Budget 2016: The Numbers Don’t Add Up

The forecasts contained within the government’s recently-unveiled 2016 budget bill fail to convince.

By Khalid W. Wazani

Jordan's Budget 2016: The numbers don't add up

The government has yet again built a budget based on unrealistic assumptions. In 2016, the government expects a real growth rate of 3.7 percent, inflation rate of 3.1 percent, oil prices of $60 per barrel, and a 5 percent export growth rate.

The expected result of those assumptions is a budget deficit after grants of almost JD907 million at the central government level and JD520 million for quasi-governmental agencies. Before grants, however, these figures go up to JD1.7 billion and JD761 million, respectively. This means the total expected fiscal deficit of the country before grants is expected to reach almost JD2.5 billion in 2016. That’s almost half a billion less than the expectations of the 2015 budget, thanks mainly to the oil prices which made that achievement possible.

But if we go back to the main assumptions of the new budget, it’s hard to believe that a growth rate of 3.7 percent can bring about such a reduction in public deficit. The government, which built last year’s budget on a real growth rate of 4 percent, couldn’t convince anybody that a reduction in the growth rate of the economy will bring a better fiscal deficit.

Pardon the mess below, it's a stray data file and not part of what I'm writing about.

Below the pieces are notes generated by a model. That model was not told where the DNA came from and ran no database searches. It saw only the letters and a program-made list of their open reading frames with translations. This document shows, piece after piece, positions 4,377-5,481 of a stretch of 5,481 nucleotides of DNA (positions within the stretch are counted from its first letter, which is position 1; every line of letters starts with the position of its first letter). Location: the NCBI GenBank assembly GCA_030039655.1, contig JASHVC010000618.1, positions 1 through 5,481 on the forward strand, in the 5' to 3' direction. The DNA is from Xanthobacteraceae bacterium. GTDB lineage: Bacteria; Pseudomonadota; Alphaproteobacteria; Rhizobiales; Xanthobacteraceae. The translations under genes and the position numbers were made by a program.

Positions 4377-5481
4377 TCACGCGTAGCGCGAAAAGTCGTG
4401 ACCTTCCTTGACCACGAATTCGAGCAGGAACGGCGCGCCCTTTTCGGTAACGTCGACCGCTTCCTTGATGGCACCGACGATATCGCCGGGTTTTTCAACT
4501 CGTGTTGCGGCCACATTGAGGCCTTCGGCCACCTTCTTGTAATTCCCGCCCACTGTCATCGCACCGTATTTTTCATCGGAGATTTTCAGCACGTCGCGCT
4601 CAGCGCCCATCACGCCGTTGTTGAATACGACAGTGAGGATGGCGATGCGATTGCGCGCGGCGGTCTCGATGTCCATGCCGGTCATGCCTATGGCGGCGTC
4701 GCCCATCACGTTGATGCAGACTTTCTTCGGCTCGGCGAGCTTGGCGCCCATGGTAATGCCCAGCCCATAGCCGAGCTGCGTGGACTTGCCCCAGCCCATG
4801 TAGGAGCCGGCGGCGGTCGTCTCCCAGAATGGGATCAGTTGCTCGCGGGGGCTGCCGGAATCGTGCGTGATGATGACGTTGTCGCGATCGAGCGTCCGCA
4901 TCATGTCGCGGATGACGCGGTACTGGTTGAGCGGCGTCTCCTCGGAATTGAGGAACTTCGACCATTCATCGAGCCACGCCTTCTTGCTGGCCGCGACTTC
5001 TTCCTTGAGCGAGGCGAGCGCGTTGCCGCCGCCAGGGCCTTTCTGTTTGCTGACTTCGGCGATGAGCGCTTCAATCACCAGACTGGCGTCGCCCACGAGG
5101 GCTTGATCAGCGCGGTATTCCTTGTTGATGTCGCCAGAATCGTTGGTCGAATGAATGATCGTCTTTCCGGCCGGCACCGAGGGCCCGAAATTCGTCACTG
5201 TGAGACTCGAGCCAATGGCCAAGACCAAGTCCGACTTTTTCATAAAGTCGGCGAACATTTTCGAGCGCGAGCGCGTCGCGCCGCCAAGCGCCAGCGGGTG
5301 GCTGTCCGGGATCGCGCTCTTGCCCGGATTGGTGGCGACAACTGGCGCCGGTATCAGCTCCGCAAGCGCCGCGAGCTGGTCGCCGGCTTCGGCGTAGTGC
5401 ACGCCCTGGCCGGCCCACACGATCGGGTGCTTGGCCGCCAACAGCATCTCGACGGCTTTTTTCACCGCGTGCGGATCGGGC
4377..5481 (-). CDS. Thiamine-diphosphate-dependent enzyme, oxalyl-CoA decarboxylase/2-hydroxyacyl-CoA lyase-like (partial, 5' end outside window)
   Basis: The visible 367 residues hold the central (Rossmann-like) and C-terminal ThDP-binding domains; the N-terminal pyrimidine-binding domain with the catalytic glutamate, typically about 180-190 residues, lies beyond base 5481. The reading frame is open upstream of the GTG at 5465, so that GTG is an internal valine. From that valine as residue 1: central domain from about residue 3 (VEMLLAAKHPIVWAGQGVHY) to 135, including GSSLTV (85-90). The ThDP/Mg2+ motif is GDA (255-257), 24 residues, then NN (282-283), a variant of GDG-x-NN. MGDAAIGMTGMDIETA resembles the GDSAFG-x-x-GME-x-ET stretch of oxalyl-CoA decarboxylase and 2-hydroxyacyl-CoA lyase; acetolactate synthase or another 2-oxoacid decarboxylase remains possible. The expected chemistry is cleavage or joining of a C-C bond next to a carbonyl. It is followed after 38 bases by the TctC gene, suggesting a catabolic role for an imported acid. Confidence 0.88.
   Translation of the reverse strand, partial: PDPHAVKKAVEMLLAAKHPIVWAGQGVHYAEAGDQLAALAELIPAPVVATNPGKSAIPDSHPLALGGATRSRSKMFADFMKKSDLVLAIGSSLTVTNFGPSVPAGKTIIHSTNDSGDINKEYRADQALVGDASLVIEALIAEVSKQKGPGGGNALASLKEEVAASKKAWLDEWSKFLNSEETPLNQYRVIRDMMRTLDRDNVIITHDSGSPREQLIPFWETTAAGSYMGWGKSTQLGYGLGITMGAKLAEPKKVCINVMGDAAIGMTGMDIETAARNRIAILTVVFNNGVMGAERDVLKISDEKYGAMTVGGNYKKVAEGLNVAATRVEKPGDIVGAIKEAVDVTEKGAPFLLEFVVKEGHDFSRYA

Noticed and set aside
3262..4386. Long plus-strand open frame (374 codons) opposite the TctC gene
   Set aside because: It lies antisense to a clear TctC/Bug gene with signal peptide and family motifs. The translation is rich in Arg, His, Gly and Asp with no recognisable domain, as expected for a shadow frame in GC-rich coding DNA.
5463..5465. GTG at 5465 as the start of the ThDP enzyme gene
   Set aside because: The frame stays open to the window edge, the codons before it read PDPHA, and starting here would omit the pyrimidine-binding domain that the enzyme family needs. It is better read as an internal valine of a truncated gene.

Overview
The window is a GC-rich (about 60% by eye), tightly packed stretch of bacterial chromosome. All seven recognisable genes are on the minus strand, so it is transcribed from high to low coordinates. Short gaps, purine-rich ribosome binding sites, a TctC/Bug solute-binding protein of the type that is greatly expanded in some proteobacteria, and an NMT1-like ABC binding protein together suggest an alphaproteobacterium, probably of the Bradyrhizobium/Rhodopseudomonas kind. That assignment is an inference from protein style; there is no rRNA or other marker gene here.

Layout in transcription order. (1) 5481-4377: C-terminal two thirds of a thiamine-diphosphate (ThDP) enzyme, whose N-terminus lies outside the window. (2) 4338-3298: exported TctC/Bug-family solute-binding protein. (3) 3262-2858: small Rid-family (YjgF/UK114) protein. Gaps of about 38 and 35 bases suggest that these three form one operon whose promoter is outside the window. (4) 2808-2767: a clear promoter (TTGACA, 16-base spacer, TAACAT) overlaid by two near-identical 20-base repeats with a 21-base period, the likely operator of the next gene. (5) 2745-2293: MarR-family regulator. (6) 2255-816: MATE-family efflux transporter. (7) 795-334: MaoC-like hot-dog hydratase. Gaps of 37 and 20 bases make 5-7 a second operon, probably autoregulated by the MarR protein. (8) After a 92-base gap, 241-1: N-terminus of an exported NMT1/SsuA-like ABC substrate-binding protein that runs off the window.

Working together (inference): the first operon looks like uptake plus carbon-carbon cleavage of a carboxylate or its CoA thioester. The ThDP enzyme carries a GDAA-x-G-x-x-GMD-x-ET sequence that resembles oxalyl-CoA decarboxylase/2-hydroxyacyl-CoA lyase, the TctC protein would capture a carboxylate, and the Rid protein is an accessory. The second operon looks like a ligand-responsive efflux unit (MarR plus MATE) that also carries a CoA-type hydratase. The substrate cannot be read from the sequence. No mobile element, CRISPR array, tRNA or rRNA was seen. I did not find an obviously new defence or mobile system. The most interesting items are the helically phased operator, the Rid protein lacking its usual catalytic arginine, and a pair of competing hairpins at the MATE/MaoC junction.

At the same time, and against all the odds, the government is proposing an inflation rate of more than 3 percent while all international forecasts propose a negative, or close to zero, inflation level for 2016. And finally, I can’t at all understand how a real growth rate of 4 percent in the proposed budget of 2015 would result in a 3.8 percent increase in exports, while a lower growth rate for 2016 will trigger 5 percent growth in exports.

The only explanation I can think for all this is that budgeting has become a cut and paste way of doing business. To this end, the growth rate of domestic revenues, tax and non-tax local revenues is fixed at 8 percent for 2016, which is almost the same rate of 2015. There’s no logic in this assumption given that the proposed real growth rate for 2016 is less than that of 2015. Nevertheless, this raises a big question concerning the government’s seriousness about tax easing or giving more tax holidays for new businesses in order to revitalize the investment environment in the Kingdom. There’s a large rift between budget assumptions and its figures. Budget figures are conceived with little logic, which probably explains why we have never achieved any of our budget objectives over the last three years. Strangely enough, MPs never question the matter even though they’re required to do so under the 2011 amendments to the Constitution.

From another perspective, the budget planning process is still piling up public debt for the country. According to both budgets, the central government and its quasi-governmental entities, the 2016 total public borrowing will be JD7.9 billion, of which JD6.5 billion will be used to settle internal and external debt dues for 2016. This means that we’ll reach a point where almost 83 percent of the new debts are to settle creditors’ dues on the country.

Finally, if the real growth rate of the 2016 budget is built on much less than what the government proposed in the Jordan 2025 document, then we have to question the worth of this much-vaunted blueprint for Jordan’s economic future.